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Big Bang singularity

  1. Feb 4, 2013 #1
    I have a question that is probably un answerable. At the exact moment the Big Bang was sent into Motion, it is assumed that all the mass-energy was condensed into a very powerful singularity. At that moment, the mass and gravity should have been so instance that an explosion would be impossible. First off, how could an explosion exceed the speed of light so it could escape the event horizon. Secondly, and I am sure that our current theories can't explain this one, Where could all that mass energy come from, and why would it suddenly blow up? Unfortunately our equations break down at a singularity. And on the note of singularities, if the escape velocity is "c", how could any particle even get close enough to reach the EH so that it could split and cause Hawkins radiation? Wouldn't the particle have to be traveling just over c to even get there? I am truly interested in learning how this world works, but there are still a lot of things I Don't understand.

    Any incite or discussion would be great!
    Thanks all for your knowledge.
  2. jcsd
  3. Feb 4, 2013 #2


    Staff: Mentor

    For starters wikipedia has an articles explains some of this stuff:


    The key point of the big bang is that space and time were created at the big bang moment of creation, so we can't talk about anything before the event. The second point is that space can expand faster that particles can move so there's no limiting speed such as light speed. The third point is that the moment the big bang occurred there was energy but no particles until spacetime expanded and thing cooled sufficiently for them to form.

    Right now the big bang explains a lot of the observations that we can measure with today's instruments and so it is accepted as the proper explanation of the formation of the universe.

    Beyond that there are alternative speculative theories that come out of the math that haven't been proven or disproven sufficiently to replace or extend the Big Bang and so it remains.

    Also it seems you are conflating Black Holes with the Big Bang singularity which I don't think is right. The creation mechanism for a black hole is different from the big bang.
    Last edited: Feb 4, 2013
  4. Feb 4, 2013 #3
    So if I am understanding you correctly, we don't currently have any theories as to where the energy or cause of the Big Bang came from? I suspect that is the case, I just know that there are a lot of people out there that are more knowledgable on this topic than I am, so I am kinda grasping for straws. Also, the part about the black holes at the end we intended to be a separate thought. I am sorry if that sounded misleading. Thank you for your input.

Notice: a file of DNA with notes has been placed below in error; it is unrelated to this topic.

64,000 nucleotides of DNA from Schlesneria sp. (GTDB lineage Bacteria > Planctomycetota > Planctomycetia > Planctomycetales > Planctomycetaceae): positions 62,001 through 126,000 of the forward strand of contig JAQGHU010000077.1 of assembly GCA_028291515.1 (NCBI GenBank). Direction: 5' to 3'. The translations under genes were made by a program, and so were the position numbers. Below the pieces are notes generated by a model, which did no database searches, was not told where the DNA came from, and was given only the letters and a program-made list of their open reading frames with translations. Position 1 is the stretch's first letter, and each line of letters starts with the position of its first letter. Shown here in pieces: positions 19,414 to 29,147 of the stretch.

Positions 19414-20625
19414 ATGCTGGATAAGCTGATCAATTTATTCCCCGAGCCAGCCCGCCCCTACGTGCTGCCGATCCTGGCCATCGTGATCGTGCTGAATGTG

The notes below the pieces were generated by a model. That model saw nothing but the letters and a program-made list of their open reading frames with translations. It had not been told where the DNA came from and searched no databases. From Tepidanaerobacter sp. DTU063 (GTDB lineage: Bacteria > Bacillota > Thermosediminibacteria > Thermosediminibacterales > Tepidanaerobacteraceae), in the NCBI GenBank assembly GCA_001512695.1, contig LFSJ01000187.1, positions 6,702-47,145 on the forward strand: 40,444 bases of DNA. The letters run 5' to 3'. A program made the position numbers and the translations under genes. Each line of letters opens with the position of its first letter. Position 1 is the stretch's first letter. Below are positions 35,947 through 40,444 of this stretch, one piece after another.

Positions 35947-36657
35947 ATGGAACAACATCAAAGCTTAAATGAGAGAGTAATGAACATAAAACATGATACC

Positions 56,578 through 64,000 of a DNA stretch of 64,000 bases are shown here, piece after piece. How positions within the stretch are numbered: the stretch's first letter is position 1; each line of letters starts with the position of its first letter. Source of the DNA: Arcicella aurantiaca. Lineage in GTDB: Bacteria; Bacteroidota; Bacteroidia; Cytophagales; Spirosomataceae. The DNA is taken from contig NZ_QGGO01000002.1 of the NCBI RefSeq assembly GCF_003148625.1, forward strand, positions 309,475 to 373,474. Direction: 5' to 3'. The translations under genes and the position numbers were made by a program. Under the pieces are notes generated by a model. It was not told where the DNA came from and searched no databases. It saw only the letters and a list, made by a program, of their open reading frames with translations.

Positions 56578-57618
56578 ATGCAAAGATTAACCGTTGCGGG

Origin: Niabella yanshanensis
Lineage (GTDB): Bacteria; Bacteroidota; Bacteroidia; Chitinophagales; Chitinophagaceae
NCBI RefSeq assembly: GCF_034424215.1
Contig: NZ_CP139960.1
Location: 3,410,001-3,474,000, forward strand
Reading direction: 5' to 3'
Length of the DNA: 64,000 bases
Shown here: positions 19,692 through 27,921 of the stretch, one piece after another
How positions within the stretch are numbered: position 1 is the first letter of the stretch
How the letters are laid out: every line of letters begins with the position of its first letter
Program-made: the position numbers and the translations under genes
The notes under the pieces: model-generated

5. Feb 4, 2013 #4


    Staff: Mentor

  6. Feb 4, 2013 #5


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    Big Bang is a derisive name that Fred Hoyle gave to the theory he didn't agree with. It unfortunately stuck, producing a never ending flow of people taking the name at a face value.

    In actuality, BB is a theory stating roughly that the distances between objects in space are expanding and that the universe used to be much denser and hotter in the past.
    It does not say anything about the t=0, or the origin of the universe. That we get a singularity(as mentioned by jedishrfu, not the same as black hole singularity) when we try to extrapolate the theory to t=0 is an indication of its limits, not a description of the physical state of the universe at that point in time.

    One of the other misconceptions brought about by the "Bang" in the theory's name, is that it describes an actual explosion in a pre-existing space. There was no explosion, just increase in distance between objects. All the mass and space had already been there, just much closer to each other.
    This is rather important to understand the "why" of faster than c expansion. General Relativity does not allow objects to move faster than c THROUGH space, but has no qualms with the space itself expanding.

    As for the theories that try to explain the origin - in some sense at least - there are the cyclic models, but jedishrfu has already managed to mention some of them, together with the necassary disclaimer regarding their still speculative nature.

    Regarding the Hawking radiation question, I believe the simplified idea is for a particle-antiparticle pair to pop up from vacuum fluctuations just around the even horizon, so that one of them gets sucked into the black hole, while the other one escapes. There are no particles escaping from beyond the event horizon itself.
  7. Feb 4, 2013 #6


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    The big bang theory does not extend back to t=0. At best, it is only good back to the first tick of Planck time [~E-43 sec]. Some believe it is only good back to about the time that inflation ended [~E-30 sec], which is logical given BBT offers no explanation for the inflationary epoch.
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